(Carbis Bay) Canada is donating 13 million surplus vaccines to help poorer countries fight COVID-19.
Prime Minister Justin Trudeau announced this commitment at the end of the G7 summit in England on Sunday. Pandemic, climate change and China have dominated the meeting’s agenda for the past two days.
Canada previously said it would offer the world up to 100 million doses of the vaccine to combat the spread of COVID-19. It was still the only country that did not distinguish between financial assistance and the exact number of doses to be delivered overseas.
Mr Trudeau also indicated that Canada will pay for 87 million vaccines to be distributed in poor countries through the Accelerator Act, which aims to accelerate the development and production of diagnostic products, treatments and vaccines for COVID-19 and ensure equal access to them.
He said that some of these doses are already en route to overseas destinations, but cannot say how many more will be shipped.
“We are already in the process of sharing these vaccines with COVAX,” he replied. We will continue to receive vaccines that we do not need. As Canadians receive more and more vaccinations, we will be able to share with the world. ”
More than seven million doses will come from pharmaceutical company Novovax, whose vaccine has not yet been approved in the country, according to a document handed over by the Prime Minister’s Office.
For other vaccines, Canada will draw from its supply of doses purchased from Johnson & Johnson and Oxford-AstraZeneca through COVAX, a vaccine exchange program run by the World Health Organization.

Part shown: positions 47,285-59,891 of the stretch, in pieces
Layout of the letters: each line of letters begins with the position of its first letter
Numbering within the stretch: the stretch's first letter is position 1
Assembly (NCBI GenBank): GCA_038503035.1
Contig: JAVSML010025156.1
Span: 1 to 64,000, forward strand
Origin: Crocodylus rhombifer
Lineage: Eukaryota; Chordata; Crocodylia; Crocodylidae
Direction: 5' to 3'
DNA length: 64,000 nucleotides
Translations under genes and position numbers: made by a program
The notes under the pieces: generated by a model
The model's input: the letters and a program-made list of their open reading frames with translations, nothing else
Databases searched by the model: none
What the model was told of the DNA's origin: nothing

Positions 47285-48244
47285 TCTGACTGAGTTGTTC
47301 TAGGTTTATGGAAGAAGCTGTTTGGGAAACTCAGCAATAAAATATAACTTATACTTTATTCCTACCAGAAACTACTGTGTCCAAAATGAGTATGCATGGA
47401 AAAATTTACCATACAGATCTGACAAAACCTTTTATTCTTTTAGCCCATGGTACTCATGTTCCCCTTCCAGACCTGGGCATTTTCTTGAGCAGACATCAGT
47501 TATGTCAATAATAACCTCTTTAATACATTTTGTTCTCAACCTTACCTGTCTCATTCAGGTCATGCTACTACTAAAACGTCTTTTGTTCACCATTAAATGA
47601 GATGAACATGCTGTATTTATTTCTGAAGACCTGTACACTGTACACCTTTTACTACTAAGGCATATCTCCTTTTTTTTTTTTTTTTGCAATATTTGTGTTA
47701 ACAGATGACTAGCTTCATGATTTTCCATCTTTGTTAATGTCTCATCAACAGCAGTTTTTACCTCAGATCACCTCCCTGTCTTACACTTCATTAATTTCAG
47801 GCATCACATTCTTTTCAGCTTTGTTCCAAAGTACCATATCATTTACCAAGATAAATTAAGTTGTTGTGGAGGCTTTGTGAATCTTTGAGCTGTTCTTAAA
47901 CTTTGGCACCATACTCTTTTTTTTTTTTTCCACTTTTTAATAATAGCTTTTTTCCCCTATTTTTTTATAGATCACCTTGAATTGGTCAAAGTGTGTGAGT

Some criticize Canada for being the only G7 country to use COVAX doses at home.
US President Joe Biden has pledged to deliver 80 million doses, while the UK host of the summit has pledged to send at least 100 million doses over the next year. Japan, Germany, Italy and France have also pledged to distribute millions of doses of the vaccine.
Trudeau emphasized that the donation will not affect vaccination campaigns in Canada, which did start after the arrival of millions of doses of Pfizer-BioNTech and, to a lesser extent, Moderna.
“This international commitment complements and parallel vaccination here. We receive millions of doses every week. Every day, more and more people are getting the first and second dose. ”
Canada received over 100 million doses in a year, more than is necessary to give its population of nearly 38 million two doses per person.
Compete with China
The G7 leaders have unveiled a new plan for infrastructure investment called “Make the World a Better World”, which will require collaboration with the private sector.
This program aims to compete with China’s “New Silk Road” – a series of projects offered to countries in Asia and Africa. Some critics have accused Beijing of wanting to create huge debts for them in order to use “coercive diplomacy.”
Mr. Trudeau did not directly mention this Chinese initiative or the treatment of minorities in that country, such as the Muslim Uyghurs. However, he thanked his G7 colleagues for their support of Canada’s insistence on the release of two of its citizens, Michael Kovrig and Michael Spavor.
“The arbitrary detention of the two Michael is of concern not only in Canada, but in all countries of the world,” he said. The use of arbitrary detention and coercive diplomacy is a matter of concern. We are united in emphasizing our disagreement with China in this approach. ”
Chinese authorities arrested two Canadians days after Huawei CEO Meng Wanzhou was arrested at Vancouver airport at the request of the United States.
When asked if he called China his adversary, Trudeau chose to emphasize the need for both countries to face the challenge of climate change. He acknowledged that China is a trade competitor and a source of human rights concern.
Trudeau, who will travel to Belgium to attend the NATO summit, also announced that several billion dollars will be provided in additional funding to help poor countries fight climate change.